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Keeping a Keen Edge

Every outdoor enthusiast has a knife tucked away in a hunting vest, tool box or tackle bag. They are indispensable tools whether field dressing game, stripping wires or cutting fishing line.

After enough use (and abuse) blades become dull and need sharpening. The first mistake many make when dealing with a dull blade is to continue using it, choosing to press harder on the knife to compensate for the lack of cutting efficiency. More people are hurt with blunt knives than with sharp knives. One is more likely to make a mistake by pulling or pushing a dull knife than letting a sharp blade do the work. Rather than risk serious injury with a dull knife, take a few minutes to sharpen the blade and continue to safely enjoy the outdoors.

Here are some quick pointers to put a keen edge back on your favorite blade:

  • If the blade only needs touching up, use ceramic sticks, sharpening steels or diamond hones with fine grits (1200 or higher) to restore the edge.

  • Using a variety of stones from coarse (200 grit or less) to very fine (600 grit or more) is best when sharpening really dull blades. Work from coarse to fine, using a light touch to prevent damaging the blade.

  • Remember that most man-made sharpening stones do not require oil or lubrication of any kind.

  • Maintain a consistent angle when working a blade against a stone. Blade guides are helpful for keeping the correct angle against the stone.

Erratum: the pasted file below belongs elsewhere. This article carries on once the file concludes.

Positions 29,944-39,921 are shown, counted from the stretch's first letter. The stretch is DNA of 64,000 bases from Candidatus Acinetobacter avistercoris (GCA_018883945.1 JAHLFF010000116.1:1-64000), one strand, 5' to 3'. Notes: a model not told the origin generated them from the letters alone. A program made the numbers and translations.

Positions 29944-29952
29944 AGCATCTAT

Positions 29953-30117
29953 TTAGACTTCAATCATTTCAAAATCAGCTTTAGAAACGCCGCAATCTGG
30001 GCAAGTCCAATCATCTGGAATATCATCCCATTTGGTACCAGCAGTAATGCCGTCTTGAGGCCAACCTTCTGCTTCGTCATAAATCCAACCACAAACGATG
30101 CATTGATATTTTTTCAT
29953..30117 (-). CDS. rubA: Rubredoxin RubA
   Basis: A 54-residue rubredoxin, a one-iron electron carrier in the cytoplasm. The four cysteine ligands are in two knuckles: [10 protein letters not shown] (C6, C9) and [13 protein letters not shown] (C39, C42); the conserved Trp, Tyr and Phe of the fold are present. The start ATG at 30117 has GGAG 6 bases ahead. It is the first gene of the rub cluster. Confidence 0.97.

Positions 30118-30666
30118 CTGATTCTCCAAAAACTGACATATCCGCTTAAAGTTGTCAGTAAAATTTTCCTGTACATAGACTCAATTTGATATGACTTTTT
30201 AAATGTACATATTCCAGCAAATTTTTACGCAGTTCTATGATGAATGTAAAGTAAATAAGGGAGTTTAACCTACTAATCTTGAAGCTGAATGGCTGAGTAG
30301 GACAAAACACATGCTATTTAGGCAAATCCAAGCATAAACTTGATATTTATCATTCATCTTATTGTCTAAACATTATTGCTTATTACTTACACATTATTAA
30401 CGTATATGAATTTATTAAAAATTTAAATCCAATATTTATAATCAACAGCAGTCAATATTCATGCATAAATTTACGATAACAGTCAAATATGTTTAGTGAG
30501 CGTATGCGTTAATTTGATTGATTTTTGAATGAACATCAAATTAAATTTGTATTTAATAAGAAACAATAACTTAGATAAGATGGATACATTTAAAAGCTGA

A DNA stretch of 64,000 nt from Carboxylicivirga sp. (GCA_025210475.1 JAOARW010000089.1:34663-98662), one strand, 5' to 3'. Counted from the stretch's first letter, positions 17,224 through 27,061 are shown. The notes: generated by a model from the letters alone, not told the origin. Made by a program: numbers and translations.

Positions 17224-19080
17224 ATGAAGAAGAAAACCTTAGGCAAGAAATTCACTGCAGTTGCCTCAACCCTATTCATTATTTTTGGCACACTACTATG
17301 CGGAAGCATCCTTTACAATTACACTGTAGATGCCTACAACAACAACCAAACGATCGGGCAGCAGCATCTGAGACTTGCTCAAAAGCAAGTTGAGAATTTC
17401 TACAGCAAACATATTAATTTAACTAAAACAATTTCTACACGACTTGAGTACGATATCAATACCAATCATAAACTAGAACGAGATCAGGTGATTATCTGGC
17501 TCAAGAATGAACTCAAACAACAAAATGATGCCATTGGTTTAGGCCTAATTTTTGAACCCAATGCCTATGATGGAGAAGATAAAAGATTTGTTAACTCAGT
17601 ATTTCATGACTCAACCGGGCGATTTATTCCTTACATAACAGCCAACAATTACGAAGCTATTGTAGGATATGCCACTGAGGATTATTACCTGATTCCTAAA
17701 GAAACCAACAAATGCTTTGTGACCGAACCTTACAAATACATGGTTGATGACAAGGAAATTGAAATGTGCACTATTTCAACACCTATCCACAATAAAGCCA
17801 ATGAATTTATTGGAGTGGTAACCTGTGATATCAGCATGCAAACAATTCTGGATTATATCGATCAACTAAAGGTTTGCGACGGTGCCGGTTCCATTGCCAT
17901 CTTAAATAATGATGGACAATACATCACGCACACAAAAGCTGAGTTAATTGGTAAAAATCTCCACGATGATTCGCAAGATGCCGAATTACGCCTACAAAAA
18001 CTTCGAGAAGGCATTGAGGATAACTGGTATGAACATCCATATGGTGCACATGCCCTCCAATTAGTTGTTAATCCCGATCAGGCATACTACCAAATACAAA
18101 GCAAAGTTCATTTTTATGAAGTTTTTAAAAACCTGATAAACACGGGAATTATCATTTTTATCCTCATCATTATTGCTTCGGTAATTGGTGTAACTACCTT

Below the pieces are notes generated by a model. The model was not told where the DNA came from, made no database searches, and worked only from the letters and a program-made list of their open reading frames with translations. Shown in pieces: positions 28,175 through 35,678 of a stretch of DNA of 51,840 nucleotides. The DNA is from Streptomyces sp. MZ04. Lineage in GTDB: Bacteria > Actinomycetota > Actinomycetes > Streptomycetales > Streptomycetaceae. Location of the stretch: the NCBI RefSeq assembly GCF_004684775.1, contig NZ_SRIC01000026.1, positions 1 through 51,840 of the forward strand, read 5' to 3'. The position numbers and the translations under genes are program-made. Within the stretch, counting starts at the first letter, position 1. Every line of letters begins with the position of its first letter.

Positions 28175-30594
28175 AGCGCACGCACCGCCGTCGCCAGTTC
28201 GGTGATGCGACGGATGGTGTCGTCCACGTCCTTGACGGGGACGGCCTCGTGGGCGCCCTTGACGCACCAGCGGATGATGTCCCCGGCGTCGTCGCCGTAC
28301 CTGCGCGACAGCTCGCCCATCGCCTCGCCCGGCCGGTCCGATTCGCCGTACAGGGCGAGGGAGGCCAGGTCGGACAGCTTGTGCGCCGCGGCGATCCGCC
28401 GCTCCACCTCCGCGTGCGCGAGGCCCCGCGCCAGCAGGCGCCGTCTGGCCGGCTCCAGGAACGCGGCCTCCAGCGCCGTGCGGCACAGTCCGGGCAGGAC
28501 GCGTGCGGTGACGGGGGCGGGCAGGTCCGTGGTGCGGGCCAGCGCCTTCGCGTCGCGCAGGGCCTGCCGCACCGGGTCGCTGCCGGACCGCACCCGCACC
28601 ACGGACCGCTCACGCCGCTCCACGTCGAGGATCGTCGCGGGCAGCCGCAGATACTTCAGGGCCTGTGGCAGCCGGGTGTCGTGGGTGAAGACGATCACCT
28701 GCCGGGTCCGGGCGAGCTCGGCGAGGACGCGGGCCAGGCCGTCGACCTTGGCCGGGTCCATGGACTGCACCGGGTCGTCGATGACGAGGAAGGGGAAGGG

• The blade cutting/sharpening angle depends on the knife's main purpose. For fine precise cutting, such as filleting or carving, 15- to 19-degree angles are recommended. For uses such as skinning game animals and slicing rope, 20- to 25-degree angles are recommended. For chopping and coarse cutting, 25- to 30-degree angles are recommended.

  • Thin knives with precise cutting edges generally need sharpening more frequently than thicker knives with wider cutting angles.

  • Check the edge of the blade by running a plastic pen cap along the edge. Dull spots will cause the plastic to hang up or skip.

  • Store knives in sheaths when not in use. Lubricate blade if stored for extended periods to prevent corrosion.

Find the perfect knife for your outdoor needs at the NWTF Turkey Shoppe.P.J. Perea



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